Een paar grote incidenten hebben het vertrouwen in de Russische ruimtevaart ernstig geschaad. Komt deze voor Rusland belangrijke sector er weer bovenop?
Compared to last century’s Cosmonaut glory, Russia’s space program is looking more like a dud these days.
On May 16, a Proton-M rocket crashed in Siberia with its commercial load, a Mexican telecommunications satellite. A week earlier, a Progress spacecraft, a Russian cargo craft that was supposed to deliver more than three tons of supplies to the International Space Station (ISS), instead disintegrated in the Pacific Ocean after falling out of orbit. And the difficulties of another Progress craft already docked to the ISS have hampered a planned correction of its orbit.
This isn’t the first time that Russia’s space industry has faced a succession of misfortunes, even in recent years. But this latest rough patch coincides with the May 18 approval of legislation aimed at overhauling the sector. It calls for all the industry’s actors to be regrouped inside a single state corporation, the Russian Federal Space Agency, more commonly known as Roscosmos.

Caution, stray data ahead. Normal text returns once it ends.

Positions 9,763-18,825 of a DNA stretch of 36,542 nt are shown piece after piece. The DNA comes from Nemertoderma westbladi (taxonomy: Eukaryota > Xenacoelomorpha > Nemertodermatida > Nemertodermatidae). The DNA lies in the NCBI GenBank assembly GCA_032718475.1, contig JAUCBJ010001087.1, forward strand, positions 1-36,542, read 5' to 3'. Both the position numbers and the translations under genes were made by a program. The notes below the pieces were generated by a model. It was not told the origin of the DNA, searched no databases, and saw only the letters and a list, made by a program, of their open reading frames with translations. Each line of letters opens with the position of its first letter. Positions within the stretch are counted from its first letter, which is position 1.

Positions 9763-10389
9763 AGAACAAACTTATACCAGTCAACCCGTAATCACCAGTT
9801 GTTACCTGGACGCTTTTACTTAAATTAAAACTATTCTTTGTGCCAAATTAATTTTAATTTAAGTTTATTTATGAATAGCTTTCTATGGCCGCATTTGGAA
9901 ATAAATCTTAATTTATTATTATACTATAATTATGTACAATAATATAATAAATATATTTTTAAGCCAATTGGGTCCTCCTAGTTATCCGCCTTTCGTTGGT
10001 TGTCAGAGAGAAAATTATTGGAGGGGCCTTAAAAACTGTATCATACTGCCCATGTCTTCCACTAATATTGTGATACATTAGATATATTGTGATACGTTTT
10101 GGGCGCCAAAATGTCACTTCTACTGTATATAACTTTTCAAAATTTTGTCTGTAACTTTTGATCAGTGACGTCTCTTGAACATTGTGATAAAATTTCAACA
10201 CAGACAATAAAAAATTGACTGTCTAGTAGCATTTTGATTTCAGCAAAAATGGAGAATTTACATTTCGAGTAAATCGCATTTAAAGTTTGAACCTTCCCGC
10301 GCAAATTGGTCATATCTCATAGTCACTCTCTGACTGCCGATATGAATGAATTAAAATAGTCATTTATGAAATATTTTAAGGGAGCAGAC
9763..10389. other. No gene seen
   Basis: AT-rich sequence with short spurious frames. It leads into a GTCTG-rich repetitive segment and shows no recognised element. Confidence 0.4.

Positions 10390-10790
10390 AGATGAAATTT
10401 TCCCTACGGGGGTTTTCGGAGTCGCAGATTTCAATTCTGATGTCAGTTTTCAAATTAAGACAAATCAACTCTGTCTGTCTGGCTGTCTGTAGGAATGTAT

Deputy Prime Minister Dmitri Rogozin reacted to the recent series of failures by urging patience. “These contingencies result from a systemic crisis in the industry, which Roscosmos has yet to overcome,” he said.
Read the full article: Russia Takes Soviet-Style Tack To Salvage Space Program
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